By Kelly Janes, Owner, Owls Head Business Services
There’s a new Gmail scam in town.
Gone are the days of Nigerian princes offering to send you money, if you send them your banking information. Viagra ads and promises of tax refunds from the IRS are the way of the past. Today’s spammers are getting clever and they’re targeting you personally.
What’s the latest scam?
Basically, these clever spammers have created an image that *looks like* a PDF attachment in the body of the email. (see image 1 below)
When you click on it, instead of showing a preview or opening a nonexistent PDF, it appears to launch a Google login page. (see image 2 below)
That's no Google login page, Batman!
Nope, it's a clever script that generates a fake page, designed to trick you into entering your Google credentials. The script records and sends your credentials to the hacker(s). Then they log into your gmail account, and send more spam to someone(s) on your mailing list.
You see, that's the secret gold - you receive this spam from someone you know. Or at least someone who has your email address in their gmail. It could be someone you sent a quick email to 5 years ago and promptly forgot about... but they try to aim for folks who you will recognize.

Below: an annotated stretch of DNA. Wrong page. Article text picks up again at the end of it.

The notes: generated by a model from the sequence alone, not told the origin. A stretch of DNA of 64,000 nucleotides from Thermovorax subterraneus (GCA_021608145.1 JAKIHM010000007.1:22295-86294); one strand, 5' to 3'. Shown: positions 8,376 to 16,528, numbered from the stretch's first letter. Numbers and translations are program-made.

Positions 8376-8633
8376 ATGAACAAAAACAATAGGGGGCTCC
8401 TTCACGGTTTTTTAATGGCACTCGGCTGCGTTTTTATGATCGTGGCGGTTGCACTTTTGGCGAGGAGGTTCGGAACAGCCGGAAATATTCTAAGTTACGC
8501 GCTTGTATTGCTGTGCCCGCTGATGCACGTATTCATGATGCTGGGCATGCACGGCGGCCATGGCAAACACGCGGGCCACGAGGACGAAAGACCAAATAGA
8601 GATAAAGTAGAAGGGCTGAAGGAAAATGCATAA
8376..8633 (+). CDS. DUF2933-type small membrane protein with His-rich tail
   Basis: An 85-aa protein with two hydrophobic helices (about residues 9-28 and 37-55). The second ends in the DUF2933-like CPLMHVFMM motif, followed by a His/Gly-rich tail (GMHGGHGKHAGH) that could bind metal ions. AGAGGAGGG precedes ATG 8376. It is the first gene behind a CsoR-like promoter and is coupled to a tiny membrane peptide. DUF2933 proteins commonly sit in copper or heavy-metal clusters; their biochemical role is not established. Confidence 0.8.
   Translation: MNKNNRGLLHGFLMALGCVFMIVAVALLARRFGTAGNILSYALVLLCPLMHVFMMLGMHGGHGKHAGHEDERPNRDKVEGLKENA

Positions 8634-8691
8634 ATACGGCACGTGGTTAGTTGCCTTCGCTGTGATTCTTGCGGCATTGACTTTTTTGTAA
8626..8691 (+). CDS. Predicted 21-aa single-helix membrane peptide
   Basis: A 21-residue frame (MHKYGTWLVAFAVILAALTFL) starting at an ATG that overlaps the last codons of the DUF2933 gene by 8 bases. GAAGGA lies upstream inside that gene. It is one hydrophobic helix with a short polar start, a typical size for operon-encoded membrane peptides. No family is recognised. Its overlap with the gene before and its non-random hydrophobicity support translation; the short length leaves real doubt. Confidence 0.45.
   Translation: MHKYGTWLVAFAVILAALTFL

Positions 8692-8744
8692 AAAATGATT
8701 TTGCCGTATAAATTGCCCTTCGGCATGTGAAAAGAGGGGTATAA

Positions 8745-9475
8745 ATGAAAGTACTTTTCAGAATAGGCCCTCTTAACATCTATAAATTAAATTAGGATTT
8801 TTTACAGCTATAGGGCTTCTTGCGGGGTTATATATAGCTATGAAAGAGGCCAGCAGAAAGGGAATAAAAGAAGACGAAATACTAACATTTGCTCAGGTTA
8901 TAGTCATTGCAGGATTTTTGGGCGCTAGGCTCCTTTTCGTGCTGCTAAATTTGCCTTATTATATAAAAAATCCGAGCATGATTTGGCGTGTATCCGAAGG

How do you know if this is happening to you?
1. When you visit a safe website using Chrome, you see a green lock in the address bar: (see image 3 below)
2. When you click on this particular graphic, there is no lock at all in Chrome's address bar: (see image 4 below)
3. ALSO - you can see in that address bar above that https://accounts.google.com is visible. This is designed to lure you into thinking you are on Google's website. You are not!
What's the solution?
1. Don't log in.
2. Check your Google account activity to make sure no one else has been using your account.
3. Send an email to the suspicious message sender. Let them know that you received a suspicious message and you think it's a scam. THEY should check their Google account activity. Send them this article, or just copy the link from #1.
The good folks at WordFence indicate that Google is working on a more thorough solution. Until then, remain vigilant!
About Kelly Janes
Kelly Janes owns Owls Head Business Services, a Portland, Oregon-based digital agency specializing in WordPress and Adobe eLearning apps. She has extensive experience in Information Technology, having started her career as a Help Desk Analyst for a large San Francisco-based law firm. Her well-rounded background includes work as an Online Specialist, Project Manager, Computer Trainer, Desktop Analyst & Budget Supervisor. Ms. Janes has worked in corporate, educational, creative, and small business environments. She speaks “Geek” and English fluently and is an expert translator between the two.